With global battery markets expected to reach $86.6 billion by 2018, environmental concerns around their production and disposal are grave. Scientists at UEA are helping to understand how clean energy may be generated with help from a surprising source - bacteria.
From smartphones to laptops the use of portable technology is widespread – and synonymous with its use are the batteries that power them. With a booming global consumer electronics industry - mobile phone subscriptions alone now reach almost 7 billion - battery consumption is only going to escalate.
Batteries work by turning chemical energy into electrical energy, providing an easy, portable source of power but their production and disposal can lead to serious environmental damage, from the impact of mining minerals to the pollution caused by their incorrect disposal.
Biochemical scientists at UEA are looking to understand how, in the right environment, bacteria can actually generate electricity, something that could provide alternative solutions to powering the world’s technology.
Unlike humans, many micro-organisms can survive without oxygen and some bacteria survive by ‘breathing rocks’ – especially minerals of iron.
The bacteria take fuel molecules from the natural environment into their cell interior and combust them to make energy. A side product of this reaction is a flow of electricity that can be delivered back across the bacterial outer cell membrane to rocks in the natural environment – or to graphite electrodes in fuel cells.
This means that the bacteria can transmit an electrical charge from inside the cell out to the mineral much like the neutral wire in a household plug.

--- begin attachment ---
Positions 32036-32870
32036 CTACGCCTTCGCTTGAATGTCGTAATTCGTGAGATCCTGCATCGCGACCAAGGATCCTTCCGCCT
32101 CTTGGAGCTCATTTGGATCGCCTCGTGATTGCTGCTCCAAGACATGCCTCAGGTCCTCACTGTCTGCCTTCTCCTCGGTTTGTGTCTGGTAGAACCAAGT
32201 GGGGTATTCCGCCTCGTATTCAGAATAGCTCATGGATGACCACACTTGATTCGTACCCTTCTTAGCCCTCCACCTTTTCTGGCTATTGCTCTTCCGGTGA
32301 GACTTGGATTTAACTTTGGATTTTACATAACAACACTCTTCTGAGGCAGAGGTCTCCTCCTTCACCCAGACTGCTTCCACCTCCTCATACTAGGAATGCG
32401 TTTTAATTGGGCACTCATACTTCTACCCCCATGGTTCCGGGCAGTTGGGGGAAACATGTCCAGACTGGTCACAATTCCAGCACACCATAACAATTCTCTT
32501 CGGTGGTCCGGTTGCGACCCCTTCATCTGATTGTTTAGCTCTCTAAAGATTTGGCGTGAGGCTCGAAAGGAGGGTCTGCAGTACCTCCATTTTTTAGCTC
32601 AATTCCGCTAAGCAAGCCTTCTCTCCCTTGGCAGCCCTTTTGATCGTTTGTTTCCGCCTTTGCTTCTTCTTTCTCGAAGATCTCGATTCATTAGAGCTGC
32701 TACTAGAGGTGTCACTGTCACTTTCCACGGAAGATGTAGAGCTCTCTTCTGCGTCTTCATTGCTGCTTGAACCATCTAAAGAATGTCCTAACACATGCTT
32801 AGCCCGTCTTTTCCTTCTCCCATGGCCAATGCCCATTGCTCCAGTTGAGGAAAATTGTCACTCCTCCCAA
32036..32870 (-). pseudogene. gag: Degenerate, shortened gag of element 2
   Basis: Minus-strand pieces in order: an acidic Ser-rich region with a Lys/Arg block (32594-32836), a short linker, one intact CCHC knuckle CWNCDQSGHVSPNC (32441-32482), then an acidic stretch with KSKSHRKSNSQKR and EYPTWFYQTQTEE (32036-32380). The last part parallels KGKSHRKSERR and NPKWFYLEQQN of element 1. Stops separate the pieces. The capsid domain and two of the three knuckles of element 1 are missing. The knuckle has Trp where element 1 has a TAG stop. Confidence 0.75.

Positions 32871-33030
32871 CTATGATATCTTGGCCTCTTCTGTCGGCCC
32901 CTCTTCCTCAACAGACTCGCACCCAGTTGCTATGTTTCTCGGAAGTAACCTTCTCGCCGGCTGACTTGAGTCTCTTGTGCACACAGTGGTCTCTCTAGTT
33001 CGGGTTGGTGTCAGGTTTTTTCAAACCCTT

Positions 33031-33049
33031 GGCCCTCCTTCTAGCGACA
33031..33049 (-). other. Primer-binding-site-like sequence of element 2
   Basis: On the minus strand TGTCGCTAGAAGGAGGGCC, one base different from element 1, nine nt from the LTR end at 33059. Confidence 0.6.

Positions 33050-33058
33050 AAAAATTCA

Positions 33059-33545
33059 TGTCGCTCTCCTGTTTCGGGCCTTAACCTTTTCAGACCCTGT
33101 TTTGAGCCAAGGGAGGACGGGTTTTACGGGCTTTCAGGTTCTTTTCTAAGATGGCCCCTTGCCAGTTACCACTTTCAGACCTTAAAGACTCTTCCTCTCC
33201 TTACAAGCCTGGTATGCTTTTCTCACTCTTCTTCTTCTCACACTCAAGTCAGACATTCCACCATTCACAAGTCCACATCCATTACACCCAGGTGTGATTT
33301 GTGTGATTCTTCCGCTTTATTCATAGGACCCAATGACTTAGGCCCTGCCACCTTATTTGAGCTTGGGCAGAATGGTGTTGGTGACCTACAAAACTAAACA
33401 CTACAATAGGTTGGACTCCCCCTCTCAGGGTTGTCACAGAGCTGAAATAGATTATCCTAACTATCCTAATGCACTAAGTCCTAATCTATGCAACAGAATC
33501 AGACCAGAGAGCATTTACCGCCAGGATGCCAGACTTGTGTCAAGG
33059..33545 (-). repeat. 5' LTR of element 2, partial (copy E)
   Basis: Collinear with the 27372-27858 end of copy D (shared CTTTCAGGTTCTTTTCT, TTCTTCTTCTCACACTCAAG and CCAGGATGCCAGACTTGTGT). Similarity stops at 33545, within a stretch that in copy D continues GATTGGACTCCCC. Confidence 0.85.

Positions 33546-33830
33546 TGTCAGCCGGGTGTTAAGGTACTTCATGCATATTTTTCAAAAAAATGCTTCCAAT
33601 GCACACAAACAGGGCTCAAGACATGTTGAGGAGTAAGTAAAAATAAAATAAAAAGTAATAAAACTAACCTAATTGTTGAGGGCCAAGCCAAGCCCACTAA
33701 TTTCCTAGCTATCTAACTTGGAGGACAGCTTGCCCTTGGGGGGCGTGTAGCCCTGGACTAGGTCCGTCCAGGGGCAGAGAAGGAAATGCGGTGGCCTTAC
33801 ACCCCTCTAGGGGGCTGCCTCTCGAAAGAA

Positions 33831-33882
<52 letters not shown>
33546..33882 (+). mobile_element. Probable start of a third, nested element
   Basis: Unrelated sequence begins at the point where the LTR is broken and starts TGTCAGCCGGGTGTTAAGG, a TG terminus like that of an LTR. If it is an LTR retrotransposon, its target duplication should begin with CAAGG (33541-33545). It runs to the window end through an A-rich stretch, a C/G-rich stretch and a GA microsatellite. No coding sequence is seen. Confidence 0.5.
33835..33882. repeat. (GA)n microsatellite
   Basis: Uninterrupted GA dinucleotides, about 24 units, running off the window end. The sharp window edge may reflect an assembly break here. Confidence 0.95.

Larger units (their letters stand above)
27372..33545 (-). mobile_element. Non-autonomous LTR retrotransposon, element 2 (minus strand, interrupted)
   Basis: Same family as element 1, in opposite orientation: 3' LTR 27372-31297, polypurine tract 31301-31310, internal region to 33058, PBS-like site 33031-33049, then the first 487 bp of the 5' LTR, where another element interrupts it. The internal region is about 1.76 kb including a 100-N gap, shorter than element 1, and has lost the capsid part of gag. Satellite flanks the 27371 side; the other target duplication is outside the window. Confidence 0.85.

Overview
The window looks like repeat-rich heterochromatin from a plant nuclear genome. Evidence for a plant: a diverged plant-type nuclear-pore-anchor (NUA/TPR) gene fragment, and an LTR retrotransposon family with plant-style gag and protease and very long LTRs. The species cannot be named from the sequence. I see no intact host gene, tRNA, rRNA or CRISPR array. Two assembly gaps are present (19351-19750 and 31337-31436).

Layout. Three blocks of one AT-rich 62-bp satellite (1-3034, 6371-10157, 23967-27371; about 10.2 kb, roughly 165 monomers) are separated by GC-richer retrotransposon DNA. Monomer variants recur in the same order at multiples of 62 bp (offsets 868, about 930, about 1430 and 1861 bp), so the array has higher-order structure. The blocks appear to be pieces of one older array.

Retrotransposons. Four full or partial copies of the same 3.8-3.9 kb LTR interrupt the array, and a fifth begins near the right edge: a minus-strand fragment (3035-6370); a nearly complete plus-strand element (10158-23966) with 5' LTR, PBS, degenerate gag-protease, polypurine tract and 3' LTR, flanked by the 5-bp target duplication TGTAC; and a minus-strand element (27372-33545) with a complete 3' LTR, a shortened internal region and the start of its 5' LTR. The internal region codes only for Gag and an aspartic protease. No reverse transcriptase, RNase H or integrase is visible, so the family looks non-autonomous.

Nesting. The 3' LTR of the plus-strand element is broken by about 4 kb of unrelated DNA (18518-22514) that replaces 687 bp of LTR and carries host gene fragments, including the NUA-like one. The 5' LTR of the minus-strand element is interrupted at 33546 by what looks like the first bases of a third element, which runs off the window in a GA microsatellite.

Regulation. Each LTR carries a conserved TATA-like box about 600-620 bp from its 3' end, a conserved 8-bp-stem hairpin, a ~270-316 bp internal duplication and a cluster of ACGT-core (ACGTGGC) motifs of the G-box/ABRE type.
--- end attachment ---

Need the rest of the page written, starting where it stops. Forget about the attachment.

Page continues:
Professor Julea Butt from UEA’s School of Chemistry and School of Biological Sciences is uncovering how the bacterial cells transfer electrical charge and exactly how they move electrons from the inside to the outside of a cell over distances as small as tens of nanometres.
The research team looked at proteins called ‘multi-haem cytochromes’ contained in ‘rock breathing’ bacteria such as species of Shewanella.
The research, funded by the BBSRC and performed in collaboration with University College London and the Pacific Northwest National Laboratory USA, shows that proteins conduct electricity by positioning metal centres – known as haems - to act in a similar way to stepping stones by allowing electrons to hop through an otherwise electrically insulating structure.
By understanding how this natural process works UEA scientists hope to inspire the design of bespoke proteins which will underpin microbial fuel cells for sustainable energy production.
HOW WILL YOU POWER CHANGE?
Professor Julea Butt
Professor of Biophysical Chemistry
School of Biological Sciences, School of Chemistry
My research focuses on gaining greater insight into the cellular roles of redox proteins to inform their exploitation in biotechnologies.